“It’s has its pros and cons, because sometimes parents know better. Sometimes you should listen to your parents, and when you’re that age you don’t necessarily think about it that way. That’s the risk.”
School in Kenya is much more difficult because students must compete for the best high schools.
“It’s rigorous,” she said. “The stuff I’m doing in college now is just a review of what I did in high school. In Kenya it’s like a competition. You know the way Harvard is supposed to be the best? Well, they have schools like that for high schools. People in the eighth grade are working so hard to get the best grade to go into the best school.
“You don’t get to choose to drop out of high school. In Kenya, if you drop out, you’re friends would be like, ‘What are you doing?!’”
When asked what Kenyans could learn from Americans, she acknowledged that the schools could “loosen up a bit. It’s really a high stress level. When you’re that age, why should you have that high of stress? We could learn to loosen up.
“Also, our leaders could learn to stop being so ridiculous. They are greedy; they don’t know how to make decisions in the best interest of people. You entrust them with these positions of power and give them a chance to give you certain services, and they just get greedy all of the sudden and forget about why they’re there. And there’s nothing you can do about it.”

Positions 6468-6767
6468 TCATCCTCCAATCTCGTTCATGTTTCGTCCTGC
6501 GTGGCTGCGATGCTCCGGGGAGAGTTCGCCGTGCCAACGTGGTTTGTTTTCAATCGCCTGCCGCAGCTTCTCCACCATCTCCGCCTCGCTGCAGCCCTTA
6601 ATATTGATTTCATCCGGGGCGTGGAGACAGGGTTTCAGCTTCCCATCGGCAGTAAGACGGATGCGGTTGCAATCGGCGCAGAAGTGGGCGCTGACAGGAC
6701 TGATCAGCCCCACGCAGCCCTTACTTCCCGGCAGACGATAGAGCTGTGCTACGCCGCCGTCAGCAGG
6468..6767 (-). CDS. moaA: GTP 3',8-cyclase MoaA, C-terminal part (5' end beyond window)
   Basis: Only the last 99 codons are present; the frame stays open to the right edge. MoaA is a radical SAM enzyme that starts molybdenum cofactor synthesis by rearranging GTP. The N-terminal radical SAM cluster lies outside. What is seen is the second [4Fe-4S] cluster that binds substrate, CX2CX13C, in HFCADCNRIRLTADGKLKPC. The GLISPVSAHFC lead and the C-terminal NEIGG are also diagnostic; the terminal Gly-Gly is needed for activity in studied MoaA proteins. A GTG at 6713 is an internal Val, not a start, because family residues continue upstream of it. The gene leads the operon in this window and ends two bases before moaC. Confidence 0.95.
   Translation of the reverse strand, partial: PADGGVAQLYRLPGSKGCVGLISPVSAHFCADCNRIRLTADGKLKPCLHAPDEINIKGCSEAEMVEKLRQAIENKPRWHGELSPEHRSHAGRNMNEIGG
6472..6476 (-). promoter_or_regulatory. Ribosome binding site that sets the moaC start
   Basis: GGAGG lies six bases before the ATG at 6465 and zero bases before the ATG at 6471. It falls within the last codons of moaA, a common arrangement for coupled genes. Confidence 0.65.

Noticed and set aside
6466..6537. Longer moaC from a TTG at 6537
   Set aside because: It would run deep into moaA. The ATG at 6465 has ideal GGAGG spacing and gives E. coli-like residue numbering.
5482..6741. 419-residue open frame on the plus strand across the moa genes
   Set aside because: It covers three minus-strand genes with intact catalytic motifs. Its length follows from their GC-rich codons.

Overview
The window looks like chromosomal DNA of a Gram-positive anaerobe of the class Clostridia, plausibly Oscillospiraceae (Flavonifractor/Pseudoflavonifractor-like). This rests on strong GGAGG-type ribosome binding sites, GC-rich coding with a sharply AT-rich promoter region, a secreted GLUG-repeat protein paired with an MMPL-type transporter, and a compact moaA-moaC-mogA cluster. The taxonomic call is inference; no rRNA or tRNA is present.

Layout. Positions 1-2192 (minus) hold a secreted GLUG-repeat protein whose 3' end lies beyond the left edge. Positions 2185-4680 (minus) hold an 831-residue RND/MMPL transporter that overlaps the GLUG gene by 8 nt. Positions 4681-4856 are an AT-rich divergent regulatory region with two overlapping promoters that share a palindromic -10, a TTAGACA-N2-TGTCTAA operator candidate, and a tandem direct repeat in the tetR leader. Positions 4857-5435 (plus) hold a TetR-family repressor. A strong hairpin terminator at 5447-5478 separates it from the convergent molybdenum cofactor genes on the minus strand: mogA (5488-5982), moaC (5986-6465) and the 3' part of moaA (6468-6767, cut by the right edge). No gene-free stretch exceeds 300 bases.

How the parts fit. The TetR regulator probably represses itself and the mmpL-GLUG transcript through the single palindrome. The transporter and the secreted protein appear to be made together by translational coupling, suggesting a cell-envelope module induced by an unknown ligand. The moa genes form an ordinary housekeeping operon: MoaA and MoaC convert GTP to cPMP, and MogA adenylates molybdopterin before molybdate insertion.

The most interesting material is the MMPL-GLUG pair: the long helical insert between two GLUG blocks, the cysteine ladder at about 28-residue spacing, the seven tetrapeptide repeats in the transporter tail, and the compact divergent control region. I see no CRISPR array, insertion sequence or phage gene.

Not far beneath her intelligent and ambitious demeanor is a girl who is deeply homesick. There are more than 8,700 miles between Mombasa, Kenya, and Great Bend, Kansas, and Kithuka has wept for each one of them.
When she would become sad while at home in Mombasa, she would go to her Catholic church, sometimes sitting quietly, sometimes weeping softly until the blues lifted.
She’s had all too many such moments in Great Bend, sitting in St. Rose Church, thinking of her mother, father and brother she left behind, and of her beloved homeland. At St. Rose she may see the ghosts of the Swahili dancers in colorful dress bringing the gifts to the altar during Mass, something she misses dearly.
Kithuka isn’t sure when she’ll get to travel back home for a visit, but she knows it will be no sooner than the summer of 2011 – a lifetime -- because of the financial cost. Her tuition alone is three times that of local students.
“It’s hard,” she said with a slight smile. “I’m 20; I’m still young and still pretty emotional.”
She urged people to “be empathetic with foreign students because a lot of what we experience is very difficult. You’re leaving your whole family at home, you leave everything you know, your lifestyle and your friends, and you begin to live this life. People should be empathetic and try and offer a shoulder. Be open to other cultures.”
Despite the hardships, she has been moved by one factor that has been commonly expressed by those from foreign countries visiting southwest Kansas: “People here are so nice. They take time to say hello.”